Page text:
4 Reasons You Need To Visit Okinawa This Holiday
Okinawa - our holiday destination
With Dragonboat festival coming up in a few weeks it’s absolutely imperative you take time to get out of Shanghai and travel somewhere. The next official Chinese public holiday isn’t until October 1st, so if you don’t get many vacation days we suggest you hop on a plane and head out to the subtropical paradise that is Okinawa. Here’s why.
While we love Shanghai, we’ll be the first to admit that with a population of 25 million people the city can be suffocating at times. Okinawa is the complete opposite. While it has several small cities, none of them seem to be any larger than Pudong and once you get out to the smaller islands it feels like you’re the only person for miles around.
The view from one of Zamami island's hills
If you’re looking for a spot of peace and quiet we recommend you fly into Okinawa’s Naha airport and then take a ferry out to Zamami island. There are a number of small villages and beaches here, but unless you go during peak season the island feels pretty deserted. At 24km across and with plenty of hills it’s also a great place to go for leisurely hikes before cooling off with a swim in the ocean. Oh, and if you’re a history buff, you should know that Zamami is the first Japanese island Americans landed on during World War 2.
Sunset from Zamami port
If you’re not someone who enjoys spending their vacation lounging around all day then Okinawa also has you covered. As a cluster of islands in the Pacific Ocean, Okinawa is home to huge range of water-based activities. All across the main island there are places that’ll take you fishing, diving, snorkelling and whale watching (winter only).
Personally we recommend heading over to Aka island for snorkelling or scuba diving. Aka has wild deer roaming all over the place and Seasir diving school also has their own accommodation that you can spend the night at after a day in the ocean.
The dojo at the Okinawa International Karate Study Centre
If getting out on the open ocean leaves you feeling a little queasy, then we recommend hopping in a car and heading up to Yomitan where you’ll find the Okinawa International Karate Study Centre. Here you can book in to do short-term classes, or, if you really love karate, spend several weeks or months studying one-on-one with the dojo’s sensei, a passionate friendly guy called Kevin.
Same, Same but Different to Japan
While Okinawa is officially part of Japan, its history as the Ryuku Kingdom, its location along many of the old South East Asian trade routes and the fact that it was occupied by American forces for 27 years after the end of World War 2, means that Okinawa is actually as different from Japan as Hong Kong is from China.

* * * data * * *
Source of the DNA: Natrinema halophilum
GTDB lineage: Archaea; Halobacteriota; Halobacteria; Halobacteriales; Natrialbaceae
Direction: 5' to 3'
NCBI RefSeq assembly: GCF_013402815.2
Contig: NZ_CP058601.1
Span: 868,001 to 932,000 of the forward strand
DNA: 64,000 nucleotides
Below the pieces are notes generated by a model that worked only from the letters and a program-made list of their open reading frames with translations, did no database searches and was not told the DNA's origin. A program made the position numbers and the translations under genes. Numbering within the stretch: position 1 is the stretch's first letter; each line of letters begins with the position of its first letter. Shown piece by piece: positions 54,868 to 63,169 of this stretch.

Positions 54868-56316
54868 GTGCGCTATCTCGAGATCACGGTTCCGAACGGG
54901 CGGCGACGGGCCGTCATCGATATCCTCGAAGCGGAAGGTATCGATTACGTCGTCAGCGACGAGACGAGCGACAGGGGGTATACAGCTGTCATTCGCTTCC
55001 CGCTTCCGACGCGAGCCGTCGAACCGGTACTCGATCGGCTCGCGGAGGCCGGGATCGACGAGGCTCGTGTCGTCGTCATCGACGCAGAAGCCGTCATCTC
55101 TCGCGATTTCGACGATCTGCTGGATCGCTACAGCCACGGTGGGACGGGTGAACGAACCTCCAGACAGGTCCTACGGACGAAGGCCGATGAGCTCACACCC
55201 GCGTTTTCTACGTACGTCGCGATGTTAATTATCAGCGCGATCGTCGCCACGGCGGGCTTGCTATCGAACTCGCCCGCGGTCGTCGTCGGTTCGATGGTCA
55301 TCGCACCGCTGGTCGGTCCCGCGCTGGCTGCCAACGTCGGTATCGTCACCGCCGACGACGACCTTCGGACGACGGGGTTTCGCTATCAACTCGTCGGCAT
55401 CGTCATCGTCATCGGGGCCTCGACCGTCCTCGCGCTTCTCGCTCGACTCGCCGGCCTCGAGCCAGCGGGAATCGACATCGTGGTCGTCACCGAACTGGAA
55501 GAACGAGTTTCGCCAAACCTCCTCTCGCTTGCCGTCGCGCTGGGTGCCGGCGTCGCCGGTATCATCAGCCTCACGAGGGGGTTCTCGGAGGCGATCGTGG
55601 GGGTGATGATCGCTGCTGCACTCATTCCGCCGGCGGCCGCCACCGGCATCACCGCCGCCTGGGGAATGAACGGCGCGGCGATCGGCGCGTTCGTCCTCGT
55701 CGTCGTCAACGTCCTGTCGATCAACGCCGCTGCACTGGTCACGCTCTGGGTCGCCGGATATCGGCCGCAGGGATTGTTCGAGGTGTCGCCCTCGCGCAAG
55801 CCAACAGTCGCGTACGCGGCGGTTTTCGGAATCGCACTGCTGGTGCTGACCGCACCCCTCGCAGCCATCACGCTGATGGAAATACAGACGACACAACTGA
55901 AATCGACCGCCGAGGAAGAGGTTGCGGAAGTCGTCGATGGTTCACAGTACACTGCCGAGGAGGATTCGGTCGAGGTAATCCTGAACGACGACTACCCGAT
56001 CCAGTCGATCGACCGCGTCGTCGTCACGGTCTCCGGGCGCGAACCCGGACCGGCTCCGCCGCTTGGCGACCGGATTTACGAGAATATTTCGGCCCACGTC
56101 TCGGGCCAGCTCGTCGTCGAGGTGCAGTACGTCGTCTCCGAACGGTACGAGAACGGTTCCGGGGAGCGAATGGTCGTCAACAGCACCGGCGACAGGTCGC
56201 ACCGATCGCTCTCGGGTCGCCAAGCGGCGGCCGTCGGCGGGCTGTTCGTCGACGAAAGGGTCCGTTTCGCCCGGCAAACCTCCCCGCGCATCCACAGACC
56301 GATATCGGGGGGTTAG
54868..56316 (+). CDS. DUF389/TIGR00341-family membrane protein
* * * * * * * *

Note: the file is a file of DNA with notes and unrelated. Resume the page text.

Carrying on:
Sure you’ll see a lot of the same companies, adverts, foods and goods that you’ll find in mainland Japan, but you’ll also experience a far more relaxed culture, a preference for pork over seafood, an odd fixation with spam and overall just a completely different feeling from that which you get in Japan. If you’re a Japanophile you’ll love it, if you don’t care for Japan, you’ll also love it.
SHEX Editor Dan at an Okinawan Pig Museum
Okinawan food is also vastly different from what you’ll find in mainland Japan. Don’t panic, if you’re a sushi lover Okinawa still has great seafood markets for you to check out, most notably, Nara’s Tomari Fish Market, but there’s also a range of home-grown and US-influenced dishes for you to try.
Fish so fresh the fins were still flapping
The people of Okinawa have one of the longest life expectancies in the world, a factor that many scientists attribute to the Okinawan traditional diet. When you visit you’ll notice a prevalence of pork dishes as well as many menu items containing purple sweet potato and bitter melon. If you’re looking to go local, try out the Goya Champuru, a stir-fry dish containing bitter melon, tofu, eggs and pork. Alternatively, we recommend trying Rafute, a pork dish made from Okinawan Aguu pork that tastes like a nicer, less sickly version of China’s hongshaorou.
Traditional Okinawan cuisine, including tempura, sweet potato, tofu, rafute and fish.
If your palette is looking for something a little more western then check out Okinawa’s famous taco rice. It’s essentially all the filling you’d have in a taco, but served on a bed of rice instead. It’s actually really enjoyable. Be sure to wash it all down with an Okinawan-brewed Orion Beer before enjoying a Blue Seal ice cream.